Two-thirds of teachers in Scotland do not feel they have received sufficient training in mental health according to the findings of a survey carried out by a leading charity.
Just one in 100 said they could recall doing detailed work on mental health when they were student teachers.
Only around a third (34 per cent) of all staff said their school had an effective way of responding to pupils experiencing mental health problems.
SAMH chief executive Billy Watson said: “Improving the self-esteem, resilience and well-being of all our young people must be a priority if we want them to learn.
“While we know work on mental health training is under way as part of the mental health strategy, we think more needs to be done – at a quicker pace, and on a national level.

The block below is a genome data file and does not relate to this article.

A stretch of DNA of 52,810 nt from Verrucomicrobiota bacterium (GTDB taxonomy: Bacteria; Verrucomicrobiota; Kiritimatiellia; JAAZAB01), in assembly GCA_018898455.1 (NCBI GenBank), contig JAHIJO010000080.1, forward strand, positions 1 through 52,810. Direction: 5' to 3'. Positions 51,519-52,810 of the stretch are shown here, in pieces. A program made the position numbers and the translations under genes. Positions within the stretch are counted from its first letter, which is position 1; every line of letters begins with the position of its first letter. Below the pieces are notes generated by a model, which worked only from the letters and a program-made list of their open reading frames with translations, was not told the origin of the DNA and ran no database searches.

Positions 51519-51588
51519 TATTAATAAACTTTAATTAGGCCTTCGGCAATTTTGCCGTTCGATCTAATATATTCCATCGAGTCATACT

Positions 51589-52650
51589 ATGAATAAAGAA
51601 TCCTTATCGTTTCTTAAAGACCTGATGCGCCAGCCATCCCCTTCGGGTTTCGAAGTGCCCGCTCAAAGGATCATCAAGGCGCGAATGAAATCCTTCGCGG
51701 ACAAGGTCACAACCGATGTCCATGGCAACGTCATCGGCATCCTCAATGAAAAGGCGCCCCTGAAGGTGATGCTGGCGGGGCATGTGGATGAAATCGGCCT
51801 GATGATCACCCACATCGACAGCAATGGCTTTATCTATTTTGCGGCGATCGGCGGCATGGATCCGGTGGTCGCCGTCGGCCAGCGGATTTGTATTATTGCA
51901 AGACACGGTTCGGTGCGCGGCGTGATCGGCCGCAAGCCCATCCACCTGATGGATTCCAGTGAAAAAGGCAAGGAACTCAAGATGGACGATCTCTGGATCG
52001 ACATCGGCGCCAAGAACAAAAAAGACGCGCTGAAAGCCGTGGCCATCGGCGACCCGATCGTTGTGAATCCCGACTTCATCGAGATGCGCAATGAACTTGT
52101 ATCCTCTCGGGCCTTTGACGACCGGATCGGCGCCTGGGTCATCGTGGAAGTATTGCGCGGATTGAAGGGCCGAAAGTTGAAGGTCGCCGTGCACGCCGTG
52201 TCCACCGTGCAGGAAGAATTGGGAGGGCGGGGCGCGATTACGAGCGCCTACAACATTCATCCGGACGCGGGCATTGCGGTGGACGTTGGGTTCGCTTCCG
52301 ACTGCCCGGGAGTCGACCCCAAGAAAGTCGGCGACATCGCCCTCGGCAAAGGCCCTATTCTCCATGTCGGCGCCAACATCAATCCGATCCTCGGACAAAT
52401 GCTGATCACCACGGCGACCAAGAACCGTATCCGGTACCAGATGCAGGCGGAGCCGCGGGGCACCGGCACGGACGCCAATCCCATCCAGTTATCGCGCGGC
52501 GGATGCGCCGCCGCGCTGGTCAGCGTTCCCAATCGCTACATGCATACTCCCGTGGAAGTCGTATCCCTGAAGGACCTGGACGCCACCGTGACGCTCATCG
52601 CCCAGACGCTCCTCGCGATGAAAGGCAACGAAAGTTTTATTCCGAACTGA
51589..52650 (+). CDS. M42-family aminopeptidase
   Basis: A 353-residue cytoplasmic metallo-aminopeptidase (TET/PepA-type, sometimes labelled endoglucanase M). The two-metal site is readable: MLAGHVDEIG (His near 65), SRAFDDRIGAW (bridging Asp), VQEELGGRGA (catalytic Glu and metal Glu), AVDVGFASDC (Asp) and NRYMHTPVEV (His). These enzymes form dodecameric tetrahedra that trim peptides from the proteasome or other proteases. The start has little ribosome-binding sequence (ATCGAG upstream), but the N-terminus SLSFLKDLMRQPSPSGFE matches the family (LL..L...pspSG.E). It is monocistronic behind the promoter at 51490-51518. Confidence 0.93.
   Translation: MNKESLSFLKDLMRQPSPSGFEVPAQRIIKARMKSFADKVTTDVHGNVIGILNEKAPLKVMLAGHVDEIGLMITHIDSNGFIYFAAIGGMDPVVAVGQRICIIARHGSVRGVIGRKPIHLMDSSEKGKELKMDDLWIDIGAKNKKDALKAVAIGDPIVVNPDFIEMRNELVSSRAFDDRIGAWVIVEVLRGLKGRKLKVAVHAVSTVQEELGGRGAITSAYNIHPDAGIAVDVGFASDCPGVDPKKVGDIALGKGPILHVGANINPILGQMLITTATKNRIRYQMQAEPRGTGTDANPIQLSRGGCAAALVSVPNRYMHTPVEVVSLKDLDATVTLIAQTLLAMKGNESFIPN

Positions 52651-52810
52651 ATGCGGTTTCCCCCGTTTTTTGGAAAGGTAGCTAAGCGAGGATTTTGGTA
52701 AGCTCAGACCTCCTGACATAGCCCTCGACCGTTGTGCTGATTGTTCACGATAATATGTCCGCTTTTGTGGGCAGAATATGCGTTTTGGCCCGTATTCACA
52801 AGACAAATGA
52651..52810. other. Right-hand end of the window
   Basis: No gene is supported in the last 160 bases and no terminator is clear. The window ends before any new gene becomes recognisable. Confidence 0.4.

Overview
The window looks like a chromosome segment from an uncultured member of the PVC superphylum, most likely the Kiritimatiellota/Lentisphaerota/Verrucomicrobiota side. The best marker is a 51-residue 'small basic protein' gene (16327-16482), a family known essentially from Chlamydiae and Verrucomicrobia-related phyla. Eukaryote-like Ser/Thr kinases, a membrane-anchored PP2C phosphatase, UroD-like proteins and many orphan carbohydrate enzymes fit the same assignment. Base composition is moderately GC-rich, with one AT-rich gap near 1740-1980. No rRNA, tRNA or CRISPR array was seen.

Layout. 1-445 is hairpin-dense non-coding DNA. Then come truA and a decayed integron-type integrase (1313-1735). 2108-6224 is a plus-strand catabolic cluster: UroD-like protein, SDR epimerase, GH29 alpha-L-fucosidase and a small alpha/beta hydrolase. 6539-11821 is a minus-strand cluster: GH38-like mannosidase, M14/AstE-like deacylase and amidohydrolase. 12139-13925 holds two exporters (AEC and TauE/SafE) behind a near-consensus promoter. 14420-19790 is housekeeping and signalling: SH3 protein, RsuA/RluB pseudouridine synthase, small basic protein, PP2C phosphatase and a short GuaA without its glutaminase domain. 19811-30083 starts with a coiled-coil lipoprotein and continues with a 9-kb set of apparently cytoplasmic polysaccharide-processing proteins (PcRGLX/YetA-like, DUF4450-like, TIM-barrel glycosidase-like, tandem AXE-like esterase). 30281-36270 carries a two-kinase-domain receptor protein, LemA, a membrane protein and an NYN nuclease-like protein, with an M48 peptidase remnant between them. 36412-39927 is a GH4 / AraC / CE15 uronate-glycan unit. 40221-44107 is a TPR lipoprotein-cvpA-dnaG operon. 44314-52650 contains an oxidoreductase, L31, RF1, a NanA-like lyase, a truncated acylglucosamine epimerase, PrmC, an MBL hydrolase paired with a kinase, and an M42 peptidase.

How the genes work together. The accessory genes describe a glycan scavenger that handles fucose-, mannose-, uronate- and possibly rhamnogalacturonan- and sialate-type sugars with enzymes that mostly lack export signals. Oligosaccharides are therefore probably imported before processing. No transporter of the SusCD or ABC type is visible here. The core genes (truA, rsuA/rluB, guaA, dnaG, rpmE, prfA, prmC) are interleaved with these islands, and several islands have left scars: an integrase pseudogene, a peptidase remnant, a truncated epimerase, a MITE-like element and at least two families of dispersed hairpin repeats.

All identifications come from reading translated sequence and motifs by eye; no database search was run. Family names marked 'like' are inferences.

“The situation is urgent and school staff and pupils can’t wait any longer. It’s got to change. We want the Scottish Government to commit to establishing a national programme of mental health training that is consistent to meet the needs of school staff.”
EIS general secretary Larry Flanagan described the survey results as “deeply concerning”.
He added: “Teachers are facing an increasingly complex range of needs in the classroom, with members telling us that social emotional and mental health issues are becoming increasingly prevalent among pupils.
“At the same time, support services are being cut, and teachers are facing barriers to accessing appropriate professional learning on supporting young people with diverse needs. Both national and local government need to pay close attention to the data supplied by this survey and ensure that school and teachers are supported in responding to the needs of pupils.”
Mental health minister Maureen Watt said: “Every child and young person should have access to emotional and mental well-being support in school. To ensure this we’ve started a national review of personal and social education – including consideration of the role of guidance and counselling in local authority schools.”